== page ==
Counties relies heavily on Moody v. Amoco Oil Co., 734 F.2d 1200 (7th Cir.), cert. denied, 469 U.S. 982, 83 L. Ed. 2d 321, 105 S. Ct. 386 (1984). This case is easily distinguishable and in fact supports the position that affirmative action is required by the debtor to assume an executory contract. In Moody, the debtor initiated an adversary proceeding in bankruptcy court for the purpose of arguing the merits of the assumption of the contract. Counties took no such comparable action here and cannot argue its intangible right to do so. "To prevent the relationship [of the contracting parties] from terminating, some affirmative action on the part of the debtor was needed. " Aetna Casualty and Surety Co. v. Gamel, 45 B.R. 345, 349 (Bankr. N.D. N.Y. 1984).

Despite Counties' argument that it had until confirmation of the bankruptcy plan to assume or reject this contract, we find, instead, as an alternative holding concerning the inapplicability of § 365, that once the 60-day period expired without any action being taken by Counties to assume the contract, the contract expired. Once the contract is no longer in existence, the right to assume it is extinguished. A contract may not be assumed under § 365 if it has already expired according to its terms. 2 Collier on Bankruptcy 365.04; In Re Anne Cara Oil Co., 32 B.R. 643 (Bankr. D. Mass. 1983).


Counties also claims that by letters dated June 26 and July 30, Constitution Life waived the provision of the policy regarding lapse for non-payment of premiums. Counties argues that the language of the letters sent by Constitution Life demonstrate that at the time of the insured's death, Constitution Life was continuing to treat the policy as a viable instrument.

The district court held that the letters merely contained an offer to reinstate the lapsed policy. The court concluded that the doctrines of waiver and estoppel could not apply since, after the running of the 60-day grace period sanctioned by § 108, no contract existed. Donovan v. New York Casualty Co., 373 Pa. 145, 94 A.2d 570 (1953).

We acknowledge that ambiguous language concerning the terms of an insurance policy is to be construed against the insurer. Nonetheless, we are unable to find that the letters, no matter how inartfully worded, operated as a waiver of the terms of the policy concerning Constitution Life's right of cancellation for non-payment of the amounts due.

The general rule in Pennsylvania is that, in the absence of a countervailing statute, a right of cancellation in an insurance policy is effective according to the terms of that policy. Hanna v. Reliance Insurance Co., 402 Pa. 205, 166 A.2d 877 (1961). The policy in this case lapsed by its terms, both for failure to pay the premium and failure to pay the interest, on June 10, 1984. Beyond that date, Pennsylvania law dictates that the contract no longer existed and the letters by Constitution Life constituted only an offer to reinstate the policy.

In Schifalacqua v. CNA Insurance Co., 567 F.2d 1255 (3d Cir. 1977), a case decided under Pennsylvania law, we held that the insured's failure to make the required premium payment before the expiration of the grace period rendered the insurance contract forfeitable at the option of the insurer. We also decided that the insured's acceptance of the late payment implied a waiver of forfeiture from the date of acceptance only.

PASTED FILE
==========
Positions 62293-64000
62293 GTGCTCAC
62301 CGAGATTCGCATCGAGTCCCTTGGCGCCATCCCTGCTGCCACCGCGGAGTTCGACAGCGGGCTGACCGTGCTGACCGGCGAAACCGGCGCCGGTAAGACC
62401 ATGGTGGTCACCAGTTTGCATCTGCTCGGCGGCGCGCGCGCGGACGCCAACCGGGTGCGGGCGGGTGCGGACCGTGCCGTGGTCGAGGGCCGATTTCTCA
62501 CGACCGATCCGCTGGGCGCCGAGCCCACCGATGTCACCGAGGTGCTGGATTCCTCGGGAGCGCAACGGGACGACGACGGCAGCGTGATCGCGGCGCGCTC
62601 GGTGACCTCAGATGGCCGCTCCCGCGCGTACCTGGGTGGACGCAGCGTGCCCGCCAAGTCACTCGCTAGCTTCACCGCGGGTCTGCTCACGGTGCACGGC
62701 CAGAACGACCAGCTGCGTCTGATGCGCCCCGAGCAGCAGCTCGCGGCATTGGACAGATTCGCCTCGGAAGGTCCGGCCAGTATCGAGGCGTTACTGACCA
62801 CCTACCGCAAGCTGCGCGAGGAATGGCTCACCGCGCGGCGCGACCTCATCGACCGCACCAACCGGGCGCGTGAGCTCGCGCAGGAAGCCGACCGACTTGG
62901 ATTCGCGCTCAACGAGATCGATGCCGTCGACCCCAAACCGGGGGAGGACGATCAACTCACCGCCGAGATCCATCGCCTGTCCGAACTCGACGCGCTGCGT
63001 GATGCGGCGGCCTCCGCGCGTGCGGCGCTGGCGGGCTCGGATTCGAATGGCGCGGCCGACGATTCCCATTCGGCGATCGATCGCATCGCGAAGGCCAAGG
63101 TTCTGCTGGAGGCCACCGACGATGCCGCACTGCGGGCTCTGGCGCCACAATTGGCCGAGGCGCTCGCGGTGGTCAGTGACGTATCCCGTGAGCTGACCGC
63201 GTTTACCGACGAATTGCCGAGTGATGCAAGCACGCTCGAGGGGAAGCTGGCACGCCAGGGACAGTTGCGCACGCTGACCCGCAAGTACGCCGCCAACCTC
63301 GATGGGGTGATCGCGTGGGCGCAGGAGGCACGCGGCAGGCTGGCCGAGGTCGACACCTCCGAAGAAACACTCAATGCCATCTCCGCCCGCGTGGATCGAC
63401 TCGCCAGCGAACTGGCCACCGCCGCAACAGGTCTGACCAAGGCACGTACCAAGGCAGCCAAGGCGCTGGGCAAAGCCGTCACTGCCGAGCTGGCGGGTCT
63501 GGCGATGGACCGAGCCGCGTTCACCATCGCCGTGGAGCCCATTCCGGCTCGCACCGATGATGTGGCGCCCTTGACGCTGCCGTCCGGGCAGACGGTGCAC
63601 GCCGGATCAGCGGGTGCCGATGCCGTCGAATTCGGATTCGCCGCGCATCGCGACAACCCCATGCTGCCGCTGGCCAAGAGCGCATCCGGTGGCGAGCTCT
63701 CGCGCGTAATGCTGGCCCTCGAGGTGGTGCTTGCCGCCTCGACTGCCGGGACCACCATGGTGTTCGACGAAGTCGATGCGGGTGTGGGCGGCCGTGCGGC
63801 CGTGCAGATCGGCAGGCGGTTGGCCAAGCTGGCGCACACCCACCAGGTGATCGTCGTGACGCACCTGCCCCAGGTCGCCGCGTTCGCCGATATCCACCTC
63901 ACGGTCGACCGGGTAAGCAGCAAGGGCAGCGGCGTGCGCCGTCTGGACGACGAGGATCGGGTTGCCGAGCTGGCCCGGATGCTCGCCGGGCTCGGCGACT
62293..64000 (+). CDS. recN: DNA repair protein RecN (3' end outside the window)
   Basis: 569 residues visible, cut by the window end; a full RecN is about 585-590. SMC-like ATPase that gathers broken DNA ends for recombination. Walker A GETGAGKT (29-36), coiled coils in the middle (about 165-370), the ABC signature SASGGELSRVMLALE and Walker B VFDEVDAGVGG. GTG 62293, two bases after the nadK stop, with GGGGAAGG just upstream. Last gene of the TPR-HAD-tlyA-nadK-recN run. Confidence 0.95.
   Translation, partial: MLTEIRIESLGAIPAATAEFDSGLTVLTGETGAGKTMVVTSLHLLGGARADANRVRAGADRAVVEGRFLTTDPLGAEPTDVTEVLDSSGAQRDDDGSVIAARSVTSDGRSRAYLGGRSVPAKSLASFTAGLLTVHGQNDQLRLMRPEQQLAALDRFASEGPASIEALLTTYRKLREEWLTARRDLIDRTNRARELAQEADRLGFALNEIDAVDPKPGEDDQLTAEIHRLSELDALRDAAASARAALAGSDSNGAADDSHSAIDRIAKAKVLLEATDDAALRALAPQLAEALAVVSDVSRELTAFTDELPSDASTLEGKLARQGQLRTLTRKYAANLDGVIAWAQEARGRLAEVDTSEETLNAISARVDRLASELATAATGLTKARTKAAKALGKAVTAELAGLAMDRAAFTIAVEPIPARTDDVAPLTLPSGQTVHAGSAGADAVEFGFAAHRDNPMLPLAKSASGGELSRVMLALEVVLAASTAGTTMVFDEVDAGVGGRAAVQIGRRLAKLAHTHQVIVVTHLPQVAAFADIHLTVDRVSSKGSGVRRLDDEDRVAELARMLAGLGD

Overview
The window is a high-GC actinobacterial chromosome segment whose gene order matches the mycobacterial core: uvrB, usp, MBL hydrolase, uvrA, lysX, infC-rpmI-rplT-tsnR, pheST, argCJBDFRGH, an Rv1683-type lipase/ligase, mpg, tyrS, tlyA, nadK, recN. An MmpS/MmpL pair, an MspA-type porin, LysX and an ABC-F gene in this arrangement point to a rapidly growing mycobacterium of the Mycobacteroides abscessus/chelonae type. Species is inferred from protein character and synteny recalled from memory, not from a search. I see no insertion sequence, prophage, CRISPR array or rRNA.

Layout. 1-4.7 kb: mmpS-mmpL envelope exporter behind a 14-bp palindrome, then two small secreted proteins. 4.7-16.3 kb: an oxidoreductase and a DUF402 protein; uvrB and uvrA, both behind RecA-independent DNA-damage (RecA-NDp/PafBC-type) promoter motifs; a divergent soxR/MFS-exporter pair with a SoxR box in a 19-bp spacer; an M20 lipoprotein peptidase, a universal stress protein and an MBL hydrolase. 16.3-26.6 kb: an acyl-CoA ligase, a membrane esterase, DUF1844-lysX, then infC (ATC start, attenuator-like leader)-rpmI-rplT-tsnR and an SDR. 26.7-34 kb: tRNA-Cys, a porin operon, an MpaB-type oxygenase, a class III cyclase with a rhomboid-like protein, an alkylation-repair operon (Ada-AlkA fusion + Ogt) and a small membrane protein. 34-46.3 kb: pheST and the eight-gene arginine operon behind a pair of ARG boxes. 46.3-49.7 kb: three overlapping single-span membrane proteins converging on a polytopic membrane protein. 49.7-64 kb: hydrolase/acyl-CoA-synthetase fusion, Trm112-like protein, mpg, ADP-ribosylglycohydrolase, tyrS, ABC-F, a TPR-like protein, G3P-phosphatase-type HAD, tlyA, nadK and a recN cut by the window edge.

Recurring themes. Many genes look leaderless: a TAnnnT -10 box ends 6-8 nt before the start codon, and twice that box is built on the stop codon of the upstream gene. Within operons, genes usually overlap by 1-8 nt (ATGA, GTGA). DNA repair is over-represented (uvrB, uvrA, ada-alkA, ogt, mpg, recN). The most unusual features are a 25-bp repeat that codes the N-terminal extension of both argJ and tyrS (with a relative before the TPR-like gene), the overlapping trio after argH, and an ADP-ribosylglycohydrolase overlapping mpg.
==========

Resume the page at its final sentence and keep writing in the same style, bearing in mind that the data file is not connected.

Based on our teachings in Schijalacqua, we conclude that the letters here did not represent a waiver of Constitution Life's right of cancellation. At best, if Counties had tendered the overdue premium and interest payment, the reinstatement provision of the policy would have been triggered and the rights of the parties would have been redefined by that section. The reinstatement provision required that the insured present evidence of insurability, obviously a physical impossibility here since Mr. Cleary died on July 26, 1984. Considering Counties' failure to respond to the offer to reinstate and the insured executive's death, the policy and its accompanying rights no longer exist in any form.


Finally, Counties argues that the loan agreement on the insurance policy required written notice of cancellation for nonpayment of interest. The loan agreement provides that "If the total indebtedness on the policy equals or exceeds the available loan value, the company will cancel the policy and will not be required to pay any claim after cancellation." Counties asserts that since this requirement was not complied with, and the language of the loan agreements have modified the terms of the original policy, there could be no effective cancellation of the policy without written notice.

We decide first that this language does not compel affirmative cancellation activity requiring written notice. Second, and in accord with the district court, we note that the policy had lapsed also for the nonpayment of the premium. Therefore, even if notice was required for termination for failure to make the interest payment, the bottom line of cancellation would not be erased.

The only event which propelled Counties into initiating any inquiry concerning its rights under the Constitution Life insurance policy was the death of its insured executive. Prior to this, within or without the confines of the provisions of the Bankruptcy Code, Counties made no attempt to discover which rights, if any, existed under the contract. It would be an unintended result of the rehabilitative goal of the Bankruptcy Code to allow its provisions to be utilized by debtors to enlarge pre-petition property rights.

For all these reasons, we will affirm the entry of summary judgment in favor of Constitution Life.